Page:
Rated R for crude and sexual content, language and brief nudity
Cast: Jason Bateman, Kathryn Hahn, Rohan Chand, Phillip Baker Hall, Ben Falcone, Steve Witting and Allison Janney
Written By: Andrew Dodge
Directed By: Jason Bateman
Bad Santa, Bad Teacher, Bad Grandpa… all movies in which an authority figure who should by all accounts be a role model, but is actually a crass, profanity spewing ne’er-do-well who teaches young children to enthusiastically take on these characteristics. Now we have Bad Words. No, Jason Bateman’s character is not named Words, but he’s ‘bad’ all the same.
Bad Words, about a 40-year-old man who finds a loophole in the admission rules of a National Spelling Bee and goes on to compete against elementary-schoolers for a $50,000 prize, has a premise that could have been made into a cute family comedy. But Bateman, in his big-screen directorial debut and screenwriter Andrew Dodge, have concocted a mean-spirited, R-rated dark comedy with a slew of vulgarity that lives up to the title. We already knew that Bateman was a talented comedic actor and now he proves to be a gifted filmmaker as well – cleverly shooting this thing in dark muted colors that echo the cinematography of a David Fincher thriller.
The premise is by no means anything new and you can’t help but note the similarities to Bad Santa, so much so that this could almost be a sequel had it starred Billy Bob Thornton, but when a movie is executed well – the originality of its concept hardly matters.
Bateman stars as Guy Trilby, a damaged individual angry at life and the people who inhabit it, whom sets out for vengeance against the establishment. Guy’s intentions begin as a mystery – he’s pessimistic, intensely sardonic and not altogether likable – but as his character and plot points develop, we begin to understand “The Grinch Who Stole the Spelling Bee”. Dodge’s shrewd and funny screenplay slowly unravels the reasons why Guy is doing all of this in the first place (It isn’t for the $50,000) and so the plot holds our interest even while we’re laughing at the gags.
The pinch-hitter and scene stealer of the film is 10-year-old Rohan Chand as Chaitanya Chopra, an Indian wiz-kid who Guy endearingly refers to as “slumdog”. Bateman and Chand share a winning chemistry as the two begin a bond that sets up both a series of edgy comedic set-pieces and a much needed sweet undertone amidst the film’s anarchist attitude. We’re all for this bizarre friendship – after all, if at some point we don’t get behind Bateman’s character, then none of this would work.
It’s hard to hate Guy even when he’s saying some hateful things – and we don’t as we begin to see that his attitude is coming from a place of pain, which the audience will sympathize with and root for him to get past. A very funny montage sequence where Guy bonds with his young ethnic protégé by engaging in bad behavior involving alcohol, hookers and dangerous pranks on the public is somehow oddly sweet in addition to being overtly egregious.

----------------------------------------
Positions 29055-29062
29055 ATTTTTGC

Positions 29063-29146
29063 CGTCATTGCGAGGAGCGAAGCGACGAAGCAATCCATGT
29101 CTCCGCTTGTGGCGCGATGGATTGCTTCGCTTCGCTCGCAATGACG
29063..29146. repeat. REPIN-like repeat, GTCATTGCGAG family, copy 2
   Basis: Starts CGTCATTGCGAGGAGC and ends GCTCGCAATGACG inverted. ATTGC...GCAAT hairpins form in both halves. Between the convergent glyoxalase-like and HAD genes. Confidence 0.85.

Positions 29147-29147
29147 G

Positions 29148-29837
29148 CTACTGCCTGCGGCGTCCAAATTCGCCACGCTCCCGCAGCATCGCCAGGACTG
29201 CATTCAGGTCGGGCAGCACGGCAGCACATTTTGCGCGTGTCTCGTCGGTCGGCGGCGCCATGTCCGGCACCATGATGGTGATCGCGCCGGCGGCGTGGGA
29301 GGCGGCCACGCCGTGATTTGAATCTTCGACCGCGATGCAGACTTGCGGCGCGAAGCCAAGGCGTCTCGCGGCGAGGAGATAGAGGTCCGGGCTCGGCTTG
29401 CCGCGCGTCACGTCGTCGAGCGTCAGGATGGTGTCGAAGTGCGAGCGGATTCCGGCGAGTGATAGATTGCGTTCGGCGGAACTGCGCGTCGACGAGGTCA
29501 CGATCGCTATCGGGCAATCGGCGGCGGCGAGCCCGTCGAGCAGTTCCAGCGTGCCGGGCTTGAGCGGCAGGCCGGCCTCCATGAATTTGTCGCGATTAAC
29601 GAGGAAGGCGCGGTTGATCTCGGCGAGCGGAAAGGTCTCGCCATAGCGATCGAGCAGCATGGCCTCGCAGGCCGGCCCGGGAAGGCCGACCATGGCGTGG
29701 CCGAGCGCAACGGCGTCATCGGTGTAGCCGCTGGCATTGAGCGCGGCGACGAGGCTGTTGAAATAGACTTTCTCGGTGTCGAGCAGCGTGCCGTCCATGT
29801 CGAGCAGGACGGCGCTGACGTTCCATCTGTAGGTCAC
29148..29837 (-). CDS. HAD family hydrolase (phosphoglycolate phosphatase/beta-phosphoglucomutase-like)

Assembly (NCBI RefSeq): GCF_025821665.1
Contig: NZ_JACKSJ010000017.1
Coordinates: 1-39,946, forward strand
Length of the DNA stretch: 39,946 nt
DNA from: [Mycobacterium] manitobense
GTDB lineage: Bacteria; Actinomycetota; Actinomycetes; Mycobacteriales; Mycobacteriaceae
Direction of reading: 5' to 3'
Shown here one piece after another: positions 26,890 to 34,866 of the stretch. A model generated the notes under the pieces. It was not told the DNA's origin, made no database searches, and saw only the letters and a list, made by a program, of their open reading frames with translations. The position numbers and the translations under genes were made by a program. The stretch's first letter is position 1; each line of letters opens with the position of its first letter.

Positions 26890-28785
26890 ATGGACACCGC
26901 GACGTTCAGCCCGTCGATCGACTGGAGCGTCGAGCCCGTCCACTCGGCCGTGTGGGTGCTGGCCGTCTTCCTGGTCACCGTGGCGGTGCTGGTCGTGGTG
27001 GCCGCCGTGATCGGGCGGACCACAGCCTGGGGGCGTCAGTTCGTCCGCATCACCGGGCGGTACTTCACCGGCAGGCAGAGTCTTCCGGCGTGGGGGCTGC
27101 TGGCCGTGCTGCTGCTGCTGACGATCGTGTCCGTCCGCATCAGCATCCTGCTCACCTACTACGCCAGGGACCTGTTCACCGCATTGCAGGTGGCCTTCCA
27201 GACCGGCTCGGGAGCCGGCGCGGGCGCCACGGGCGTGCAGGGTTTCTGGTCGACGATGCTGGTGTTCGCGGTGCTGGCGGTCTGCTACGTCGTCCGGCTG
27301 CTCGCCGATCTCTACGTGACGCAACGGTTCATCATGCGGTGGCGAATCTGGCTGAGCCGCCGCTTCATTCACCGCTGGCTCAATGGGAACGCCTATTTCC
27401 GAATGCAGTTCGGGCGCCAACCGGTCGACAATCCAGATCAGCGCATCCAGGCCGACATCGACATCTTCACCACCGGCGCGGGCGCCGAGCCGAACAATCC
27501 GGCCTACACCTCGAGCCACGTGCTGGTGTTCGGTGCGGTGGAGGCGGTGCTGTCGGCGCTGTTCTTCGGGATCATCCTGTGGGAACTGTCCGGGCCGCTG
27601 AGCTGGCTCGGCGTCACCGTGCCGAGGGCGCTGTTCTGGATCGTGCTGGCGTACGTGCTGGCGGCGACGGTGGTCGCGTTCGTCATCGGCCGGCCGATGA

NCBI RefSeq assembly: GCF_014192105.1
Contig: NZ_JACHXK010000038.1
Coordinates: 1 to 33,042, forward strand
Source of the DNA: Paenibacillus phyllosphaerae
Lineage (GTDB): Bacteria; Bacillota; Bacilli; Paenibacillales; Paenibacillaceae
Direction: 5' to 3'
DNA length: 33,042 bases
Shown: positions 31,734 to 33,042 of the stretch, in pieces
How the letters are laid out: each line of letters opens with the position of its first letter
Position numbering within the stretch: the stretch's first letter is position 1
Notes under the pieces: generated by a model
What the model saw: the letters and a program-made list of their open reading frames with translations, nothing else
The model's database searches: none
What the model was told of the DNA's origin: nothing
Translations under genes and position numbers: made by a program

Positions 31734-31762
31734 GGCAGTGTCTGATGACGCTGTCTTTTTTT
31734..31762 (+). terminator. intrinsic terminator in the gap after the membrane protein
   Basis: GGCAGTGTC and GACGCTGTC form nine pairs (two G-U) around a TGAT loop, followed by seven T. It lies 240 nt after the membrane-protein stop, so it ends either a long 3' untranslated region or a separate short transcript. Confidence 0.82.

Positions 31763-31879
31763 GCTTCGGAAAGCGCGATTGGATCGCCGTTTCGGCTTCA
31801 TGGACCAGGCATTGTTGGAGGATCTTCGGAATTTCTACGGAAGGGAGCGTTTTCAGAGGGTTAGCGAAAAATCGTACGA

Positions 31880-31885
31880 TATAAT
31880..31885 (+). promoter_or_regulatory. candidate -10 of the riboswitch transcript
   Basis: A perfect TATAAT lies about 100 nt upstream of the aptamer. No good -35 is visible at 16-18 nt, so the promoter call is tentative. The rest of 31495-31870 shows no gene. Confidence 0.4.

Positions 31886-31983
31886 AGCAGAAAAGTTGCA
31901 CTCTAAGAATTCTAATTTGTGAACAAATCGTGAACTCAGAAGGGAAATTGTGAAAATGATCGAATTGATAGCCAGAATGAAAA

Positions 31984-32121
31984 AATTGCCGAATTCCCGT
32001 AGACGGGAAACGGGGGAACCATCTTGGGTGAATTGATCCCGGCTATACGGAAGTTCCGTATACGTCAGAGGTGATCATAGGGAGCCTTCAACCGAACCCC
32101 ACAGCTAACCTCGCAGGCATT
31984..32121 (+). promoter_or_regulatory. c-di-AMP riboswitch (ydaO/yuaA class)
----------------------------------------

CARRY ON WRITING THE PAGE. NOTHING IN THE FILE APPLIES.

There’s also something of a romance with an online magazine reporter played by Kathryn Hahn who agrees to fund Guy’s travel and hotel costs in return for an interview about the story behind a grown man competing in a child’s spelling bee. Hahn is funny in her off-beat role, nothing like your conventional rom-com love interest, but instead an over-sexed chaperone who eggs on Guy’s behavior.
Conveniently, this also happens to be the first time that the spelling bee is nationally televised, which makes Guy’s participation all the more embarrassing for administrators Dr. Bowman (Phillip Baker Hall) and Dr. Deagan (Allison Janney). Both Hall and Janney do an effective job of playing antagonists to Bateman’s anti-hero.
There are a few pacing issues throughout where the film gets slightly sluggish when its not focused on the essential plot line, but these problems don’t last very long. At under 90 minutes, the film doesn’t quite fly by as it probably should, but when it bounces back to life – all is forgiven.
The third-act finale, which comes down to the final round of the bee, is hugely satisfying and ends things on a very clever high note. Yes, there’s the expected character arc and redemption of Guy, but it doesn’t feel false to his character as his breakthrough still allows him to hold onto his lovingly acerbic mindset.
Bad Words is a funny, sharp and dark comedy that should please fans of the “man-child crudely teaching a child-man his way of life” genre. Even if the concept is old-hat, the film still manages to put an inventive spin on a familiar tune – with likable actors, a clever screenplay and adept directing from producer/star Bateman. In other words, Bad Words is G-O-O-D.